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Bucks vs. Bulls final score: Michael Carter-Williams, Khris Middleton lead Bucks to road win, send series back to Milwaukee

Two of Milwaukee's young guys came up big to send the series back home for Game 6.

Kamil Krzaczynski-USA TODAY Sports

Staving off elimination in Game 4 was a pleasant surprise for the Milwaukee Bucks, and it came in exciting fashion. Stealing another do-or-die game, this time on the road, would be a much tougher task.

Thankfully for the Bucks, Michael Carter-Williams and Khris Middleton were up to the challenge. Now the Young Bucks get another shot at the Bulls in front of their (hopefully swollen) home crowd, and nobody is going to be underestimating them this time.

After struggling through the first four games of the series, Carter-Williams delivered the biggest performance of his young NBA career with 22 points, 8 rebounds, and 9 assists on 10-15 shooting to lead the Bucks to a stunning 94-88 win over the Bulls in Game 5 of their Eastern Conference Playoffs first-round series. Middleton added 21 points on 8-16 shooting (2-4 3PT) and four steals, setting the tone early with a 13-point first quarter. Overall, the Bucks held Chicago to just 34.4% shooting, a critical defensive performance in light of a clean game for the Bulls in most every other facet -- Chicago had 17 offensive rebounds, outscored Milwaukee 22-16 at the free-throw line, and only turned the ball over 13 times.

Facing a hostile crowd and high stakes, Milwaukee's greatest hope was to simply out-work the Bulls and catch a few breaks, just enough to steal a game on the road. Riding the energy of a thrilling last-second victory in Game 4, Milwaukee looked enthusiastic and ready to play. Failings in execution looked like symptoms of inexperience, not malaise. The Bucks absorbed a few good shots from Chicago in the first half, weathering an extended first-quarter run by Chicago and answering a couple of big Chicago baskets with clutch shots of their own.

The story remained largely the same in the second half. Milwaukee's energy never waned, and they managed to frustrate the Bulls consistently on offense while making enough critical shots of their own to hold the lead. It was refreshing to see young guys like MCW and Middleton lead the charge this time, while players like John Henson and Giannis Antetokounmpo also got in on the action. Giannis still wasn't great (5/12 fg, 11 pts, 4 blocks), but he was able to work in the post for a few buckets, and his layup midway through the 4th quarter forced a Chicago timeout.

Ultimately, and fittingly, it was the defense that closed out the game for Milwaukee. The Bucks called a timeout to rest after a John Henson basket gave them a 90-83 lead with 3:15 to go and were able to refocus after giving up a couple of open jumpers. In the final three minutes of the game, Pau Gasol was the only Bull to score, and his 5 points in that span wouldn't have been enough to save Chicago had the Bucks themselves failed to score at all.

That was just a continuation of a defensive effort that shut down Chicago's stars all game long. Derrick Rose struggled on both ends of the floor, failing to contain Carter-Williams, bricking 15 of his 20 shots, and turning the ball over 6 times. Jimmy Butler had a nice box score line (20 points, 10 rebounds, 6 assists, 4 steals) but was also lacking in efficiency, shooting 5-21 from the floor.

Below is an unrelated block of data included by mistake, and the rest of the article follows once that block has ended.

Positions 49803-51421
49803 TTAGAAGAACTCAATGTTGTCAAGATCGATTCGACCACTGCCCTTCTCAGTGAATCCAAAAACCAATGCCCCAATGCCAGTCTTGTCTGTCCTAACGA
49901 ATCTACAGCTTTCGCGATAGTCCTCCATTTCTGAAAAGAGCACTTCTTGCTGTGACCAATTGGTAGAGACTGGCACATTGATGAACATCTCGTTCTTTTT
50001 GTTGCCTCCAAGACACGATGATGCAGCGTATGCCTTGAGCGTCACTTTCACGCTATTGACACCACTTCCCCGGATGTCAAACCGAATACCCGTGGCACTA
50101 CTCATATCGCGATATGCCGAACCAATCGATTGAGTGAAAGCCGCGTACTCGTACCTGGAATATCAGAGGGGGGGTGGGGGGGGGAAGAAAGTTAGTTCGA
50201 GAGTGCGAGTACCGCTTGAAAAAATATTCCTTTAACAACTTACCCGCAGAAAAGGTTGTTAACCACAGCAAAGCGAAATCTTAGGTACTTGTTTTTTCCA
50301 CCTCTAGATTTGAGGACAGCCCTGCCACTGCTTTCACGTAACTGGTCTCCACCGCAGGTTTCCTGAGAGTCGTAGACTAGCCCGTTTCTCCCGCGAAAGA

Milwaukee now returns home for Game 6 and a chance at putting a real scare into Chicago. No team has ever come back from a 0-3 deficit to win a playoff series, but Milwaukee is brimming with confidence right now and looks prepared to give it their best shot.


  • They say basketball is a game of runs, and that was certainly the case in the first quarter. Milwaukee opened the game with a 9-0 run keyed by their swarming defense. Chicago called a timeout and then responded with a 21-4 run of their own, building an 8-point lead with 1:13 to go in the quarter. But Milwaukee bounced back nicely behind Khris Middleton, who scored 8 points during a 10-1 run for the Bucks that took just 53 seconds.
  • With Derrick Rose and Jimmy Butler playing at a generally high level throughout the series, the Bucks were always going to need Chicago's supporting cast to have an off night if they were going to steal this game. Some of that comes from simple good luck in the form of poor shooting by Chicago's offense, but also from a disciplined defense that doesn't overreact to Chicago's stars and give up good shots for the rest of the lineup. Milwaukee did one better, holding down everybody except Pau Gasol in terms of scoring efficiency.
  • The Bucks lost Michael Carter-Williams for a few minutes in the third quarter after he rolled his ankle coming down from a shot attempt. This time there would be no sarcastic comments about it "not really being a loss" -- this was a genuinely terrific game for MCW. He attacked the basket early in the game, taking advantage of poor communication by the Bulls and an ineffective first line of defense by Derrick Rose. He was efficient as a playmaker as well: six of those assists went for layups or three-pointers. MCW's best-looking shots were a pair of bankers near the rim where he used his size and leaping ability to hang above the defense and create space.
  • Henson collected 10 rebounds in the fourth quarter and had 14 in the game, a feat that really can't be overstated given the advantage Chicago has had on the glass in this series. None was bigger than this one, and he added a big block against Rose in the paint late -- one of six Rose shots the Bucks swatted on the night.